“If you put Republican voters into three buckets and looked at that distribution across the state, I think what you’d see is something that looks very much like the geographical patterns of voting strength for those three candidates,” said Kevin Smith, chair of University of Nebraska-Lincoln’s political science department.

Pillen, a hog producer and University of Nebraska regent, carried 58 counties, the most important of which was Lancaster. He won the home of Nebraska’s capital by 2,900 votes over Herbster. He also won big in his home county of Platte, where he carried a whopping 67% of the total vote and topped Herbster by more than 2,400 votes.

Together, just Lancaster and Platte counties account for more than half of Pillen’s winning margin over Herbster.

But Pillen generally fared well across the state.

The candidate, who was endorsed by the Nebraska Farm Bureau, ran strongly in farm country, winning nearly two-thirds of rural counties outside the big three of Douglas, Lancaster and Sarpy counties. His total advantage over Herbster in those counties was more than 8,000 votes.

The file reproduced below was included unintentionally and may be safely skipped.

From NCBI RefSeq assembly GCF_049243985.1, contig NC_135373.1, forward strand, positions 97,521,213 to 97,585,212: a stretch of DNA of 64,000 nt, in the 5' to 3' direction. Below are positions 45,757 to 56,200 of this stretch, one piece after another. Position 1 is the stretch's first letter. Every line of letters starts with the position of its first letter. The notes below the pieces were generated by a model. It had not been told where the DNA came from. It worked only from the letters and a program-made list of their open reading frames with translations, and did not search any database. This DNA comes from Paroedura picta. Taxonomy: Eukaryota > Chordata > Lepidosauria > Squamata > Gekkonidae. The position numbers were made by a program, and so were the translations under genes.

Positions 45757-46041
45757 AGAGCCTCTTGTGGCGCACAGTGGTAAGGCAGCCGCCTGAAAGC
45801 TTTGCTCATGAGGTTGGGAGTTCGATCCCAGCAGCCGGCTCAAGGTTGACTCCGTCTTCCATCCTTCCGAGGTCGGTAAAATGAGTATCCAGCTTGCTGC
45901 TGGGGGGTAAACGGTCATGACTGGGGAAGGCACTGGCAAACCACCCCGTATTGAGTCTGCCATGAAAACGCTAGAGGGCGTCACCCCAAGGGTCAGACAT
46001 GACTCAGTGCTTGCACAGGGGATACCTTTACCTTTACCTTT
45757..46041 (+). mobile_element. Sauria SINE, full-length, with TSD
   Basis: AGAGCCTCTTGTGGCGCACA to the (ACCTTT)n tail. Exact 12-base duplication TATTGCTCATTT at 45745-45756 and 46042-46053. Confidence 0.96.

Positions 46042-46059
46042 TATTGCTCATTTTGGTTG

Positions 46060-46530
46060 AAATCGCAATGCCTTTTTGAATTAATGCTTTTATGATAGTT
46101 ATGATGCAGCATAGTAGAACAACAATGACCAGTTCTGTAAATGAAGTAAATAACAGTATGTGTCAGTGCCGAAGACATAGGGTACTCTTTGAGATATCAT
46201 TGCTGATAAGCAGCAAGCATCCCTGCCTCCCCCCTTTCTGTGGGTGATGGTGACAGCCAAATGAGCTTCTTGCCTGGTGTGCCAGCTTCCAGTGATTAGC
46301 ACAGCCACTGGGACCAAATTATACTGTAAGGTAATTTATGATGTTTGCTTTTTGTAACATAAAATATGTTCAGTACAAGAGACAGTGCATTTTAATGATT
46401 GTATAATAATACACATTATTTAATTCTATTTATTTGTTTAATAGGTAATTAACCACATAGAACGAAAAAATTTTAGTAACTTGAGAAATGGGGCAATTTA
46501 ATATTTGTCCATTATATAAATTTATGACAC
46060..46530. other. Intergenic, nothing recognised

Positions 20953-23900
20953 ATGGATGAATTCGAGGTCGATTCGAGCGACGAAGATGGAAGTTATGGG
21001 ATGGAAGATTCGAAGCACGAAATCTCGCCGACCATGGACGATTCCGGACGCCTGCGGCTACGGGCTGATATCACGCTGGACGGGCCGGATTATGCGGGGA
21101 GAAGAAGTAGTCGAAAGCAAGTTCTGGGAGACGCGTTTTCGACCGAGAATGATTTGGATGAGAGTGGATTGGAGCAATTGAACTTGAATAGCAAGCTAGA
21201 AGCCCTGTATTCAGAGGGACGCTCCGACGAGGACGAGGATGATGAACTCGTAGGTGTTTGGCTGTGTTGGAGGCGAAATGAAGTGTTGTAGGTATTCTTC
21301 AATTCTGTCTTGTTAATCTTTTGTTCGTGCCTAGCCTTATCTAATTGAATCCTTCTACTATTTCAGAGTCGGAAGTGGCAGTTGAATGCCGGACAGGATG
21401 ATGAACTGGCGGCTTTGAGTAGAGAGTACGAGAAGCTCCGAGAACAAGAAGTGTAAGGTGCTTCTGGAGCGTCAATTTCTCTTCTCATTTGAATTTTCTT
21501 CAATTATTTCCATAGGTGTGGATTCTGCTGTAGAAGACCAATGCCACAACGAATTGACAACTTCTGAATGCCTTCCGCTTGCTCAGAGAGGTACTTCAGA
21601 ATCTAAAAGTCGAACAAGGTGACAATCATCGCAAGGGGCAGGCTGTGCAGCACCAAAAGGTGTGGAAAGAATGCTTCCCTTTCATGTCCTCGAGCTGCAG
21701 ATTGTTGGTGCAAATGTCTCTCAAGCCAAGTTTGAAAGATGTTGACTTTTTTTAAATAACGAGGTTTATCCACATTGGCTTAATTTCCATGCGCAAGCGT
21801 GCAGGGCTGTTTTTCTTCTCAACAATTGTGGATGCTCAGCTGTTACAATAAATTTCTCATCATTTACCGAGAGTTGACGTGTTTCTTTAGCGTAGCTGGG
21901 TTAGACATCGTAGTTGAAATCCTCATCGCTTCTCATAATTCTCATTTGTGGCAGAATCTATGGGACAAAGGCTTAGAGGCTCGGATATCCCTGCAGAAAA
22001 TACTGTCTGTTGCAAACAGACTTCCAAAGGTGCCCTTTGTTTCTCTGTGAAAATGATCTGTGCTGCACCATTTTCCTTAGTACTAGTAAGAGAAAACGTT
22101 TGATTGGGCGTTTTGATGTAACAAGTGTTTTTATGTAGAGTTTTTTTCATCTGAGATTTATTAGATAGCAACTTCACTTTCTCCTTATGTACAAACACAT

And while Lindstrom ran up the most votes in the big three, Pillen critically held his own there against Herbster.

Pillen actually came in third in both Douglas and Sarpy counties, but combined he trailed Herbster there by only about 1,500 votes. Along with his big margin in Lancaster County, he topped Herbster in the big three by roughly 1,400 votes.

Even in some of the counties where Trump has proved the strongest, Pillen had a good showing against his Trump-endorsed rival.

Of the 30 counties where Trump ran up his highest percentage of votes against Joe Biden in the 2020 presidential election, Pillen carried half of them. That included Pillen winning three of the five counties where Trump’s 2020 vote percentage topped 90%.